Saturday, December 27, 2008

Minnesota New Day Rising

The Twins League is underway (though perhaps with a Prince soundtrack rather than the Posies song quoted in the title).  Ten teams, basically in three time periods: the Killebrew era when the Twins had very good teams that couldn't quite beat better teams (like the Koufax Dodgers or the '69-'70 Orioles); the Puckett era when the Twins had decent teams with unbeatable home field advantage and regularly defeated better teams (Whitey Herzog nods sadly); the Johan Santana teams of recent vintage who mostly couldn't quite get out of the first round of the playoffs.

The 1970 team are the current representatives in the Cloverland Leagues.   About 20 games in out of 162, it's too close to call and far, far too early.  I guess I'd bet on 1965 as the best of these teams, but that doesn't always translate into success.  Still, if I have to guess a winner...

Meanwhile, the 1970 Orioles still are the leaders after roughly 25 games, but the 1979 edition has been on a tear and have closed to a half-game back.  Again way too early for real prognostication, but it may end up closer than I'd expected...

Monday, December 22, 2008

And from the Polo Grounds...

After a pretty close race, the 1911 New York Giants fought off the 1912, 1913, 1904, and 1905 editions of the 'Jints to win their qualification league and represent the New York Giants franchise.

The final standings at the top:

W L Pct. GB
1911 89 60 .597 -
1913 88 64 .579 2.5
1904 87 65 .572 3.5
1912 87 65 .572 3.5

Despite winning the World Series in a 4-game sweep, the 1954 Giants finished in 20th (that'd be last), 28.5 games back.

The hitting categories were mostly led by teams from the 1920s and 1930s, as one might expect, save for Jack Doyle of the 1894 squad sitting atop the batting average and obp categories and  just missing a .400 season (.399).  Mel Ott (1934) led in slugging and runs created, Rogers Hornsby (1927) in runs scored, George Kelly (1922) in RBI, and Bobby Thomson (1951) hit 33 shots heard 'round Kings Contrivance to edge out Ott (1936) and lead in home runs.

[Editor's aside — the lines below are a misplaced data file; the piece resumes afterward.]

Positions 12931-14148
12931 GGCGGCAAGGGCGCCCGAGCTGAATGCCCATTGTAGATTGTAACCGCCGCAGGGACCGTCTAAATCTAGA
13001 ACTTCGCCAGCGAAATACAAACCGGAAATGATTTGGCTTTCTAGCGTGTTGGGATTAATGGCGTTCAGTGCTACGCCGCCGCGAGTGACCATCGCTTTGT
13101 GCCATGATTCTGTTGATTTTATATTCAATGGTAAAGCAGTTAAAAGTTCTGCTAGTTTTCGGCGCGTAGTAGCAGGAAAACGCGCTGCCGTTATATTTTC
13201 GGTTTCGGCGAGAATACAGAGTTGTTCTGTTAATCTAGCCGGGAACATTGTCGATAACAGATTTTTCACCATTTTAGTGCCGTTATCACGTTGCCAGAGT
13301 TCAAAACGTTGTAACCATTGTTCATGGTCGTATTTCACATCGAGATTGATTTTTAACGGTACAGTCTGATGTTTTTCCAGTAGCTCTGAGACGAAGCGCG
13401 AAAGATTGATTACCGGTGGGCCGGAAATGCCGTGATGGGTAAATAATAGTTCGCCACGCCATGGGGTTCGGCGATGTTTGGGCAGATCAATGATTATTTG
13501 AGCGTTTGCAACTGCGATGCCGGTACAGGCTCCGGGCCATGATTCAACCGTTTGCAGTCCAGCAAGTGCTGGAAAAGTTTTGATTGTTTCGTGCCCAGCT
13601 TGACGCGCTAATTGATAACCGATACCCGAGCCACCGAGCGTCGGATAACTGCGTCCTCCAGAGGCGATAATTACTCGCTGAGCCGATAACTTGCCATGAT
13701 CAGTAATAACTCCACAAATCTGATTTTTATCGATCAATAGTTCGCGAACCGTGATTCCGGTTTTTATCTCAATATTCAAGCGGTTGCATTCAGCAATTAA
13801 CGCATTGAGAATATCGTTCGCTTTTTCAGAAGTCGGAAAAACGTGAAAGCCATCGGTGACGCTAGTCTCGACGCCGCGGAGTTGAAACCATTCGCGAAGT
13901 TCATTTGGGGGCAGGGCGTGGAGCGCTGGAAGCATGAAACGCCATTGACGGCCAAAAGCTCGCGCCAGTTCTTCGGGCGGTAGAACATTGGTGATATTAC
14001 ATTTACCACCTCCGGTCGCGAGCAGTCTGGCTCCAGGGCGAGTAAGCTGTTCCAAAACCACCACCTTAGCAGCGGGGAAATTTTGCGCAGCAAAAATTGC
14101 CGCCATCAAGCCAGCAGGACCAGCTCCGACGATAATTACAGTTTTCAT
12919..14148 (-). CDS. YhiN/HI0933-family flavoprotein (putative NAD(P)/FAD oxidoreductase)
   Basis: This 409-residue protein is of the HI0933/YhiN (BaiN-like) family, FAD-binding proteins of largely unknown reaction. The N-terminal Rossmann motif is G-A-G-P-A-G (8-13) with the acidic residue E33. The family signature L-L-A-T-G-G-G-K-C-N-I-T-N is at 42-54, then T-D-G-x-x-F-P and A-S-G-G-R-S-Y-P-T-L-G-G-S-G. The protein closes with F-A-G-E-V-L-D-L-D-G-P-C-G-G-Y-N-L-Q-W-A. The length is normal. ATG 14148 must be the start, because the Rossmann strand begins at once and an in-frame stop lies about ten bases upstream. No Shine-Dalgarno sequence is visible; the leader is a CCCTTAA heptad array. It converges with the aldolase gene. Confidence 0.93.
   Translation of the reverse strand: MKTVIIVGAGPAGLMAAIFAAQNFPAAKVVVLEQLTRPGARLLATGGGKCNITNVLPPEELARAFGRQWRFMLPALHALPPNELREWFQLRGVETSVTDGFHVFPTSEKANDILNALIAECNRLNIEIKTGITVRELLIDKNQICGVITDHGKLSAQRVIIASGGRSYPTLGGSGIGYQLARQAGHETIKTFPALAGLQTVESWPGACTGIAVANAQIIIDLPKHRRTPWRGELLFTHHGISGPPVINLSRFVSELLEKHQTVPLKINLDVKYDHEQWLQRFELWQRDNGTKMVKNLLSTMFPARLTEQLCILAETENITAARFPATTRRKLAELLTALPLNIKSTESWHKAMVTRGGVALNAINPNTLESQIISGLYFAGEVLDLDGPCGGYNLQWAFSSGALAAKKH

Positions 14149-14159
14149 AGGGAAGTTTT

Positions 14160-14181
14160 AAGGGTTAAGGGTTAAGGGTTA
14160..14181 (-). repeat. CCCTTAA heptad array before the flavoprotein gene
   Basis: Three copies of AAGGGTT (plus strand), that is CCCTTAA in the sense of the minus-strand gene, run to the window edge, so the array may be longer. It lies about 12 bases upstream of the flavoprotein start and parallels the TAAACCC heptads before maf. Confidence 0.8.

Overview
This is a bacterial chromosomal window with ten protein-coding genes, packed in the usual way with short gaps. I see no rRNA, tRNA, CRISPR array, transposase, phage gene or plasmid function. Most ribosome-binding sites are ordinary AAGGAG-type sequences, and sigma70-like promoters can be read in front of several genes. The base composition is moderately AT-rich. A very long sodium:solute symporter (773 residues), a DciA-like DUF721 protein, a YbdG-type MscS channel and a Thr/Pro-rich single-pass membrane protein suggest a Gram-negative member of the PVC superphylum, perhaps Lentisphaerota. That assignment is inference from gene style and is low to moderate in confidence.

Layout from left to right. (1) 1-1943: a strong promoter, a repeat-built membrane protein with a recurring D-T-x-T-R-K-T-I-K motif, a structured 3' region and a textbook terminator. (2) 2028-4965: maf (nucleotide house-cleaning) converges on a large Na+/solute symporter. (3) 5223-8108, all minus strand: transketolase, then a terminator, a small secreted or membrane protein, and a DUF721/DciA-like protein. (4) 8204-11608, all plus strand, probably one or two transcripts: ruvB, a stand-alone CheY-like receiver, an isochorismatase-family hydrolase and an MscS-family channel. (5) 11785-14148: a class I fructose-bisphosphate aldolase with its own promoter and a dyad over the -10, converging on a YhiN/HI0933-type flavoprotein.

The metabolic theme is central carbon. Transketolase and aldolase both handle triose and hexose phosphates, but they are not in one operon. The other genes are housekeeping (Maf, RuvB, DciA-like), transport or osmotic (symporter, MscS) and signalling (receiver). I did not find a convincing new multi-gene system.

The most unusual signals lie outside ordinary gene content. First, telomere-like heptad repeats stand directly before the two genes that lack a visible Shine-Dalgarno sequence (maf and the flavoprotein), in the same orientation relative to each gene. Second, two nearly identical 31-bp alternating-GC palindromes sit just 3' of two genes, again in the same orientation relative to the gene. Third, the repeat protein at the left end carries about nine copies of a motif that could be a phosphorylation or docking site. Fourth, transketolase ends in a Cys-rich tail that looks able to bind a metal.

Pitching statistics were biased by the 1894 team, who had two pitchers starting 70%+ of their games in real life.  Those two pitchers (Amos Rusie and Jouett Meekin) both topped 30 wins.  Hall of Famer Christy Mathewson took up 4 slots in the top 10 winners and top 10 ERA, with the 1905 edition performing best: 29-10 (3rd in wins, 2nd in win pct., 1st in ERA, 4th in strikeouts).  

The 1911 team didn't have many statistical leaders, but managed to grind out the pennant by being among the team leaders in batting and pitching.  In reality they lost the World Series to the Philadelphia Athletics.  

The Orioles league has stalled out a bit (naturally, since I'm actually trying to manage one of the teams instead of letting the computer do all the work).  Not sure if the next all-computer league will be Oakland or Minnesota...

Tuesday, December 02, 2008

Giants after 90, Orioles after 20

The decision of who will right to represent the New York Giants is currently looking like it'll go down to the end. A bit over 90 games are finished, with roughly 60 to go. Five of the 20 teams are within a half-game of the top:

Team W L Pct. GB
1913 52 38 .578 -
1904 53 39 .576 -
1922 53 39 .576 -
1905 52 39 .571 0.5
1912 52 39 .571 0.5

Meanwhile, in Charm City things are a bit more separated, though it's still early:
Team W L Pct. GB
1970 15 5 .750 -
1969 12 6 .667 2.0
1960 12 7 .632 2.5
1997 10 7 .588 3.5

It seems unlikely the 1970 team will be able to keep up that pace, but there's nothing weird about them being atop the standings...